The latest attempts to identify silos is called “Silo Mentality”, which is defined as “lack of sharing of information” between employees, divisions, and departments. It’s argued that Silo Mentality will lead to the crashing of the corporate culture, if not the corporation itself.

No doubt, when employees don’t share information it undermines the integrity of the mission and operations of the organization. However, this term and focus is a silent silo itself, focused on fixing just one of a multitude of silos. The Silo Mentality’s lens is too narrow and creates a false sense of solution. In reality, Silo Mentality and other would-be employee engagement models are only treating the symptoms with a false sense of success in curing the disease.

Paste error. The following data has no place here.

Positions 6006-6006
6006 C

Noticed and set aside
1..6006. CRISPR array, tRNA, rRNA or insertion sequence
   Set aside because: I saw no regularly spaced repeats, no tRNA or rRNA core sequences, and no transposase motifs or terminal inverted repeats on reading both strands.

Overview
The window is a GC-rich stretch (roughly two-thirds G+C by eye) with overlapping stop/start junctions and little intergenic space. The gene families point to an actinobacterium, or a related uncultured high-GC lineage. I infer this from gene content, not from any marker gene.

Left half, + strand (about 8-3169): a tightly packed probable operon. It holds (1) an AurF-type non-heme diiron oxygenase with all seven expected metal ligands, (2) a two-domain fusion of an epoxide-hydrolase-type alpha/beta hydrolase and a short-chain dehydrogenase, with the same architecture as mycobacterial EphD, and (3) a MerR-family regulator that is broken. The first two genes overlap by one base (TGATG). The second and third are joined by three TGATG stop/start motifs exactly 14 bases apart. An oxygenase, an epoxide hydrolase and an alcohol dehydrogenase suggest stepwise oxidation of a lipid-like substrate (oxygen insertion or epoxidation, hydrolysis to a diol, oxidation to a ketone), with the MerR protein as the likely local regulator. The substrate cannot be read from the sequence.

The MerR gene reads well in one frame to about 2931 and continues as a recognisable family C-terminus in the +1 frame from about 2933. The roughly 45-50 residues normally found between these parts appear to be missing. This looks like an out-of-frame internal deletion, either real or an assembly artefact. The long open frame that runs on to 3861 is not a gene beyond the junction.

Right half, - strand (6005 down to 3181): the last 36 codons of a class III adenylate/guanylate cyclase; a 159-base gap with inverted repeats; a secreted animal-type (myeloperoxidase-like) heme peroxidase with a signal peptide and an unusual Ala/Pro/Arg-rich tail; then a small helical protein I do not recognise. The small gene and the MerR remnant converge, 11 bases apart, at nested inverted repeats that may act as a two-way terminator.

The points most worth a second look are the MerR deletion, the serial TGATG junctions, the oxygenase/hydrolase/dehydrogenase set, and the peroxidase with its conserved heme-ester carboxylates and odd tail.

Team Silo

We experience the clues left behind by silos every day. So much so, that we accept it as part of the norm. Here’s a sample of comments and attitudes that’s serve as evidence of a silo problem in an organization:

  • “That’s not how we do things here.”
  • “Corporate has their institutional ways and we have ours!”
  • “Those folks at corporate get the better raises and promotions, while we work in the field doing more for less.”
  • “That’s not in my job description.”
  • “That’s not my problem.”
  • “My employer thanks me with a paycheck every two weeks.”
  • “We’ve always done it that way before, so why change?”
  • “Those guys in the ______ department have their own language.”